A private think-tank challenged a COVID overseas travel ban made under laws to prevent the spread of disease3. It said its members should not be subjected to a measure a named individual could not be. Also, the ban could only cover domestic movements – cf s 21(1)(b) of the Acts Interpretation Act 1901 – and its members each had a human right to leave Australia4.
Rights of movement are never absolute in their character or operation, however, and a clear purpose to protect public health would be emasculated otherwise. Section 21(1)(b) is also subject to contrary intention – as was shown in this context5. Further, government is empowered ‘to respond to a crisis’6.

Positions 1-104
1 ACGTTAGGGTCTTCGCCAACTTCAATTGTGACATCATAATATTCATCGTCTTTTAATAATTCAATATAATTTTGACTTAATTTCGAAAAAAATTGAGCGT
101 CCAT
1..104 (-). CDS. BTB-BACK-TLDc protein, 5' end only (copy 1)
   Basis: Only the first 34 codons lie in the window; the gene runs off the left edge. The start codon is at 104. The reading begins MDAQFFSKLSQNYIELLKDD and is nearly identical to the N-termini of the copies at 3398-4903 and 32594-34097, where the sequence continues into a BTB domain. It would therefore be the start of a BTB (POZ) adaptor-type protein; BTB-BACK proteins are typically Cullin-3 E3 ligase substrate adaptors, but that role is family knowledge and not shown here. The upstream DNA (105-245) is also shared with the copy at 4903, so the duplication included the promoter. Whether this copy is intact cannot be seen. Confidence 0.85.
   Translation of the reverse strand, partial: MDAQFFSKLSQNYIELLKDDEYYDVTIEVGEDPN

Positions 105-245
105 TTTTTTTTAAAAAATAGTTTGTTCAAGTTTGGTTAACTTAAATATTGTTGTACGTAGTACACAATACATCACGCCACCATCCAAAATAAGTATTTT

This principle is from Episode 75 of interpretation NOW!
3 Determination made under s 477 of the Biosecurity Act 2015 (Cth).
4 Art 12 of the International Covenant on Civil and Political Rights.
5 s 2(2) of the Acts Interpretation Act 1901.